Matik spoke about the issue at a City Council meeting, which saw pleas for safety improvements after a student was struck by a car when crossing the busy road when heading to class Nov. 9.
Jill Ojserkis, president of the regional school district’s Board of Education, asked the city to do everything possible to improve safety.
She also praised city officials for their concern for the student, who was badly injured in the accident. The student’s name has not been released. Speakers at the public meeting Tuesday indicated the student’s condition continued to improve.
“It’s nice to live in a community where everyone cares,” Ojserkis said.
Matik and other officials said they have been concerned about pedestrian safety in the area for years. The mayor cited letters and requests to the DOT, beginning years ago and continuing up to a few months before the accident.
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The requests included asking for a crosswalk and a traffic signal.
“We asked the DOT several times in writing for a mid-block pedestrian crossing with a light,” Matik said. “I asked six months ago.”
His comments seem to contradict a statement from a DOT spokesperson who said the city has never requested a traffic light in the middle of the block.
Councilman Ralph Paolone, who led the meeting Tuesday, said the city has been concerned about pedestrian safety at the site for years. He said Linwood has sharp limits on what it can do on state roads like Route 9, known as New Road in this area.
“If it were up to the city, we would have put it up already,” Paolone said. He told a small group of residents and parents at the meeting that a traffic light was part of the plan for renovations at Cornerstone Commerce Center.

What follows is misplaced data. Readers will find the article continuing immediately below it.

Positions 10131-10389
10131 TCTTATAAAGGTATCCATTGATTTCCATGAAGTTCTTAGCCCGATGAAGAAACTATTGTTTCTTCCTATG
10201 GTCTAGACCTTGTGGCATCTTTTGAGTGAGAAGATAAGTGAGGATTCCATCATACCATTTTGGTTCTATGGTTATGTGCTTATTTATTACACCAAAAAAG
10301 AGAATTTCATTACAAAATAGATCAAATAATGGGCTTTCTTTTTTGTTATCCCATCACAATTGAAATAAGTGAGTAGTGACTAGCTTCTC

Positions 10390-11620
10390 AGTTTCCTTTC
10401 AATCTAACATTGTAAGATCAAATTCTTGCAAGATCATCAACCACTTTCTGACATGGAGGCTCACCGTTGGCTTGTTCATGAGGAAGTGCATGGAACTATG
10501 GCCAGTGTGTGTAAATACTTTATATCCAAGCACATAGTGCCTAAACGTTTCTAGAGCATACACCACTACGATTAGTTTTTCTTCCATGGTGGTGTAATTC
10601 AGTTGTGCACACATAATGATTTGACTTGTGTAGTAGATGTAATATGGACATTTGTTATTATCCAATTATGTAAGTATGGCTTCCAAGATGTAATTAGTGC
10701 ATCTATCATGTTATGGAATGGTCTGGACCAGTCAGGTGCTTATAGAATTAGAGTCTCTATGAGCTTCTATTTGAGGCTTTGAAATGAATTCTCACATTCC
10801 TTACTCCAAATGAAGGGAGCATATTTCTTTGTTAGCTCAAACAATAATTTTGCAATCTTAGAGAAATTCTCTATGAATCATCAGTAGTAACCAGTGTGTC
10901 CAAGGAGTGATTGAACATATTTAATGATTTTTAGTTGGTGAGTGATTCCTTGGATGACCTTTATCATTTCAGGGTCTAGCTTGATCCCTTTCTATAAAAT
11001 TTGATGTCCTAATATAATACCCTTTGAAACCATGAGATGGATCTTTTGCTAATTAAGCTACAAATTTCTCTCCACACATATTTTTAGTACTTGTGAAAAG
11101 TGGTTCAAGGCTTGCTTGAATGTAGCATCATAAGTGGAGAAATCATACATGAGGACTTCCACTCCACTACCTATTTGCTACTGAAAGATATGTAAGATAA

The city refused to issue a certificate of occupancy for the project to renovate the 1950s-era building that was once home to Prudential Insurance until a light was put in place, Paolone said. The owners at the time filed a lawsuit, he said.
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“We lost,” Paolone said.
He and other council members said they would continue to work on safety improvements.
“We hear what you’re saying, and we’ll try again,” he said.
The issue was the primary topic of discussion at the brief meeting.
Lisa Bonanno, a parent of a high school student who recently won a seat on the Linwood Board of Education, which is a separate entity from the board of the regional high school, told council members she is haunted by the idea that other students witnessed an accident in which a student was badly hurt.
She said traffic travels fast along that section of road and called for a new traffic light in the area. It would improve safety for students as well as for other pedestrians and drivers, she said. She added she avoids going to the shops across from the high school.
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“I can’t get in and out safely. There’s just too much going on on the road,” she said.
DOT officials said the department completed pedestrian safety improvements recommended in a traffic study, including a new flashing beacon at Monroe Avenue, with a button pedestrians can push to activate the lights and improve visibility, new “school ahead” warning signs and improved pavement markings.
If a municipality wants a traffic signal on a state road, that starts with a formal letter of request to the DOT, according to Judith Drucker, the DOT’s public information officer. The department then begins a study of whether a signal is warranted.
“If so, NJDOT provides an estimate for the cost of the project and the municipality is responsible for a 25% cost share,” Drucker wrote in the email earlier this month. “Once the municipality agrees to the work, NJDOT finalizes the signal design and provides a more detailed cost estimate. Once the municipality passes a resolution of support and signs a cost sharing agreement, the work is scheduled.”
Linwood police indicate there do not appear to be more accidents in that area than in other sections of the city.
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